Avengers: Age of Ultron – Where Do I Start?

When the Tesseract is discovered, Nick Fury assembles his team of heroes to protect Earth from an alien invasion. Many themes and character arcs established in THOR return here including Loki’s conflict with Captain America, the discovery of his brother and the origins of the Tesseract.

Scarlett Johansson reprises her role as Natasha Romanoff and takes on a dangerous conspiracy that threatens the future of the Avengers. This film also introduces Spider-Man and Black Panther.

Captain America: The First Avenger

The first Marvel Cinematic Universe film to launch a major franchise takes us back to the World War II era, where frail, asthmatic Army reject Steve Rogers (Chris Evans) volunteers for a program that will transform him into the pinnacle of human potential. Locked in a symbiotic struggle with the Nazi-allied Johann Schmidt (Hugo Weaving) and his vicious Hydra forces across Europe, Captain America: The First Avenger introduces the world to the man who is more than a superhero – he’s a symbol of goodwill, bravery, and moral integrity.

While some critics have complained that the film is full of checked boxes in the Marvel canon, there’s enough old-school movie charm here to make Captain America: The First Avenger a welcome addition to the MCU canon. From the art deco sets to the retro-futuristic technology that fills the film, there is a genuine sense of nostalgia at play here that will appeal to fans who appreciate the genre.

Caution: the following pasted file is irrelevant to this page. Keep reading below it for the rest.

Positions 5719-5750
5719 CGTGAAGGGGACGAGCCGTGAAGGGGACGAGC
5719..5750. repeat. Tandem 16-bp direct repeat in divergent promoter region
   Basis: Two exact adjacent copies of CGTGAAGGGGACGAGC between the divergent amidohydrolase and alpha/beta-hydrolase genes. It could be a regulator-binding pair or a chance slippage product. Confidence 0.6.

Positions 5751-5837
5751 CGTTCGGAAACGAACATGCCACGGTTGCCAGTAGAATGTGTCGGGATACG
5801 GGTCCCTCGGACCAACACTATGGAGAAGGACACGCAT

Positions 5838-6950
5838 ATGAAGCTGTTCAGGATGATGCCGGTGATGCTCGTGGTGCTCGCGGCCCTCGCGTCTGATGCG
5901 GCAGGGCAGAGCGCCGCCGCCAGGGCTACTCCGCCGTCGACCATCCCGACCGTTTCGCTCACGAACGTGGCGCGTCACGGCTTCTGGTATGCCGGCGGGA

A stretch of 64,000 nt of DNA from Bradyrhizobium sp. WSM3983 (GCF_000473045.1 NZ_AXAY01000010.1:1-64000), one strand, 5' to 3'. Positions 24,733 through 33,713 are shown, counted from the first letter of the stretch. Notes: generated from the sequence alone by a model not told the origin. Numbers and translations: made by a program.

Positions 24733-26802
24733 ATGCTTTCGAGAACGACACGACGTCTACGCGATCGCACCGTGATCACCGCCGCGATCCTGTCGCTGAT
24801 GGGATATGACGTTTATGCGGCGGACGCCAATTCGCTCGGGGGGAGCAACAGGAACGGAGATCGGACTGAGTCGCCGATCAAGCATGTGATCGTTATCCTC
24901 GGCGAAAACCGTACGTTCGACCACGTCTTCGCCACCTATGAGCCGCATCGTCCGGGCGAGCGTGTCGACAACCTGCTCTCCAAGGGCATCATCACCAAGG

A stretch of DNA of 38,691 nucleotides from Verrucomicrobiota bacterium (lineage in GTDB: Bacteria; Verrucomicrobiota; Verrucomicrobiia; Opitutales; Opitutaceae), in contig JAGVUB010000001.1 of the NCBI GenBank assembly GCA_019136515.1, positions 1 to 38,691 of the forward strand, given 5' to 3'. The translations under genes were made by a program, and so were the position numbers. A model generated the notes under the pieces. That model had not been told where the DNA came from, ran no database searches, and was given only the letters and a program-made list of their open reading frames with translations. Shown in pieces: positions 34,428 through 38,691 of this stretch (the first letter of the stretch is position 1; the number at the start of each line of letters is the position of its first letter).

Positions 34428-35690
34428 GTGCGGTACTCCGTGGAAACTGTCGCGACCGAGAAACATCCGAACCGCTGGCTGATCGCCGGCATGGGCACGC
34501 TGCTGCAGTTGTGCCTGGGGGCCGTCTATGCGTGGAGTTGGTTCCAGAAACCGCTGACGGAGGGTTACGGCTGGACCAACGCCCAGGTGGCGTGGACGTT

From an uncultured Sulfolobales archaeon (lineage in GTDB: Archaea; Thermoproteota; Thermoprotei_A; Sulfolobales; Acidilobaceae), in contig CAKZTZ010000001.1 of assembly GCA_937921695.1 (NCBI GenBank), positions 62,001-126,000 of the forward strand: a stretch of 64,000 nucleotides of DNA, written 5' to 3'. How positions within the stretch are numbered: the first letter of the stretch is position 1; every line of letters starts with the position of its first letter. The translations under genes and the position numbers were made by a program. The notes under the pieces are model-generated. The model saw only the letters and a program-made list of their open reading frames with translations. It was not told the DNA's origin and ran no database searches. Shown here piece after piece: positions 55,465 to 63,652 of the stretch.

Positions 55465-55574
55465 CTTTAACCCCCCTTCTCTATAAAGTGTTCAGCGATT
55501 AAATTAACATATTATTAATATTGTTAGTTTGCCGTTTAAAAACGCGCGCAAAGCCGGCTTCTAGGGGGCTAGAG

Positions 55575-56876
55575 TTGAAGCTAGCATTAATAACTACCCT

The film also avoids the trap of overt propaganda by making it clear that Cap’s conflict with the Red Skull isn’t rooted in Nazi ideology but rather his desire for total world control. This allows the film to elevate the conflict beyond the trite fight of US vs. the rest of the world and into a more enduring conflict between idealism and reality. In fact, Cap’s seeming death in the Atlantic Ocean and his revival decades later represents the end of an era and serves as a metaphor for the death of naiveté.

Captain America: The Winter Soldier

After the cataclysmic events of Avengers: Age of Ultron, Steve Rogers struggles to embrace his role in the modern world as a S.H.I.E.L.D agent and is framed for murder by a former SHIELD colleague known as the Winter Soldier. He teams up with Black Widow to uncover a sinister conspiracy, while professional assassins try to silence them at every turn.

The Russo Brothers turned this film into a spy thriller, giving the MCU a dark and gritty tone that worked well with the action. The script by Christopher Markus and Stephen McFeely also improved on its predecessor, with a juicer story, more character involvement and development, as well as dialed down yet sharp humor.

When the Avengers go on a mission to stop a rogue Inhumans, they inadvertently cause an international incident that leads to the U.N. trying to wrangle the world’s enhanced humans (including Inhumans) under the Sokovia Accords. This causes infighting amongst the heroes, with Iron Man and Cap on opposite sides. Meanwhile, Bucky is revealed to be the Winter Soldier, who has been manipulated by Zemo all along to split the team up. Black Panther and Spider-Man join the fray. Then, the Guardians of the Galaxy and Thor travel to Asgard to stop Loki from getting the Infinity Stones, with the Power Stone ending up in Thanos’ hands who proceeds to wipe out half of the universe.